Nature conservation through involving local residents and supporting their initiatives
WWF Mongolia aims to conserve the nature through strengthening local people on their self-development and livelihood improvement. Within this aim it supports herders’ community groups in many ways. Such example was a 3-day meeting on strengthening management team of herder community groups and evaluation of their activities was carried out in August 2010. Around 10 herder community groups from saiga range area have participated in the event and many of them were newly established. The participants shared their experience and lessons learned on group development, livelihood improvement options and conservation activities. A first draft of work plan for the coming year was elaborated in a participatory approach which will focus more on surface water resources. A volunteer ranger is agreed to be nominated within each community group.
Besides, the groups have held their annual Community Development Festival with participation and support of local authorities. Activities also made aware about the advantages of becoming community group member and encouraging them to join a community-based organization. During the festival, a trade exhibition was organized displaying various products made by herders. Other entertainment shows such as sport games contests, quiz and art show have been held as well. The festival enabled the local communities have in-depth knowledge and benefits as the key tool to accelerate the rural development.
Community groups trans-boundary cooperation
Members of some community groups of Uvs and Khovd provinces participated in the International Felt Festival 2010 which was held in Tuva, Russia. There were number of wool masters from many countries and provinces of Russia such as Abakan, Bashkorstan, Khakasia, Krasnoyarsk attending the event. Trade fair was displayed with various activities like wool processing, product making shows, competitions on several nominations and so on. Mongolian participants expressed their satisfaction as they have gained awards in 2 nominations, e.g. the best processed felt and best souvenir product. They were grateful to the organizers as they learned a lot from the masters of other countries. Contact with some of them is being maintained which would open new horizons to expand the existing market.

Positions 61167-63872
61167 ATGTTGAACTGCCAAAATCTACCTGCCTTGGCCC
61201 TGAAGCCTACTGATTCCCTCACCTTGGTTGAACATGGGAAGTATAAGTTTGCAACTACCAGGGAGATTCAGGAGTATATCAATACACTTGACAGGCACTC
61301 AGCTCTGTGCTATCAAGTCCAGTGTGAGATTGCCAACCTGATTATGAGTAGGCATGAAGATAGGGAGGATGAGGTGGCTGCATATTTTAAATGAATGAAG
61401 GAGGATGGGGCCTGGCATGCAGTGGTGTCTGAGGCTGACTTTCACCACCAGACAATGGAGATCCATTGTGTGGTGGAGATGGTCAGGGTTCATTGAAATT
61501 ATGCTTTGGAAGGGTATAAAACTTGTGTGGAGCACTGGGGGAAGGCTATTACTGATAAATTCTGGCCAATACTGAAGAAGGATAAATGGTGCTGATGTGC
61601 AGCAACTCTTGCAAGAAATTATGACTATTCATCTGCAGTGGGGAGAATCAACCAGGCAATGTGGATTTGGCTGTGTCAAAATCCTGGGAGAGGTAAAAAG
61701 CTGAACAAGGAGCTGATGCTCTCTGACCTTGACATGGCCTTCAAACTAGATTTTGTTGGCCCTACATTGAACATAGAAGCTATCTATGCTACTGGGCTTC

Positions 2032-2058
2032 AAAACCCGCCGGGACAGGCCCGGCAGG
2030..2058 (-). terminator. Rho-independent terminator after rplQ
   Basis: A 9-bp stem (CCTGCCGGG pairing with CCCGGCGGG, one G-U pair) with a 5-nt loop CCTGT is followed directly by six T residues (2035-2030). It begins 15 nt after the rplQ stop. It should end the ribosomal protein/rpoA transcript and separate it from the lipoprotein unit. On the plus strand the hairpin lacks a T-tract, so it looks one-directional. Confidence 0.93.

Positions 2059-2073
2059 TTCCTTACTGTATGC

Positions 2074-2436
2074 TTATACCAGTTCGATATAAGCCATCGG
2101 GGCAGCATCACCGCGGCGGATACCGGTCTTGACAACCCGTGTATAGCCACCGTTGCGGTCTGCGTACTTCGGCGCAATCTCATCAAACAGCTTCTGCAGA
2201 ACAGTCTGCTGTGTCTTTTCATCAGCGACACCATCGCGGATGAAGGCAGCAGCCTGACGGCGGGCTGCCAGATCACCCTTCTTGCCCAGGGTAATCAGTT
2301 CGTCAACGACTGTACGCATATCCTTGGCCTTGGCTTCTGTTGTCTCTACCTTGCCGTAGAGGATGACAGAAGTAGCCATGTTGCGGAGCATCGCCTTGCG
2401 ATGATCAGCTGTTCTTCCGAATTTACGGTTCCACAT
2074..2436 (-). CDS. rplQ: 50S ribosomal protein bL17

Afterwards, an advanced training on wool and felt products design was conducted with financial and logistical support of WWF Mongolia with totally 24 wool masters of community groups from Uvs and Khovd provinces have been trained and certified.
WWF and Oxfam –GB joint project works on capacity building of local people in Tuva
Potential Business Trainers Workshop held in Kyzil City in Tuva in September was aimed to identify potential people willing and capable to become the business trainers. Being involved as trainers into the workshops they will later share their knowledge with the local people who live in three key districts for snow leopard and argali conservation in Tuva. Teaching local people business basis will help them start their own business and raise the livelihood and moreover to distract them from poaching for food in this area which is the main reason for illegal hunting as reported in WWF – Oxfam survey last year.
The workshop was headed by the experts from the European part of Russia who used their own “Start Your Business” Programme to teach the new-comers the basis of training and training organization.
Eleven participants (mostly women) attended a 5 day-long full-time workshop learning the aspects of working with people, training and developing communicative skills. At the end of the meeting everyone had to prove the skills they had obtained. The participants had to conduct a part of a made-up training, demonstrate the use of exercises, elaborate their own methodological materials and so on. Six people with a high potential for becoming the professional trainers were identified.
Altai-Sayan PA administration staff start to undertake quality research activities at experts level
A major research work has been carried out by the staff of five Altai-Sayan PA administrations in the Khasagt Khairkhan mountain range, a division of the Altai mountain system. Studies covered the distribution, habitat range and population patterns of rare and endangered species such as the Snow Leopard, Siberian Ibex, Red Deer and some avian species.
As it was decided to establish a new administration to conserve the integrity of Khasagt Khairkhan Strictly Protected Area’s biodiversity, this research study is of key significance which would serve as baseline documentation for development of management plan.
The core feature of this research tour is that the PA administration staffs have carried out the research studies themselves without any technical backstopping at high professional level, which we truly believe to be the key outcome of WWF’s interventions.
Furthermore, the participants have had a unique opportunity to get on-job training as they apply theoretical knowledge in practice. For the last three years WWF Mongolia made tremendous efforts to build the capacity of PA staff at all levels through series of training sessions, technical consultancy and research activities with regular feedbacks.
Another major fish survey has been carried out in the Khar, Khar-Us, Khyargas and Airag lakes, in the Great Lakes Depression of the Altai-Sayan Mongolia part. For the last two decades, only ad-hoc based surveys were conducted with no consistent database. This survey is featured by its on-job training for the PA staffs that are further expected to carry-out observations and establish reliable database on regular basis.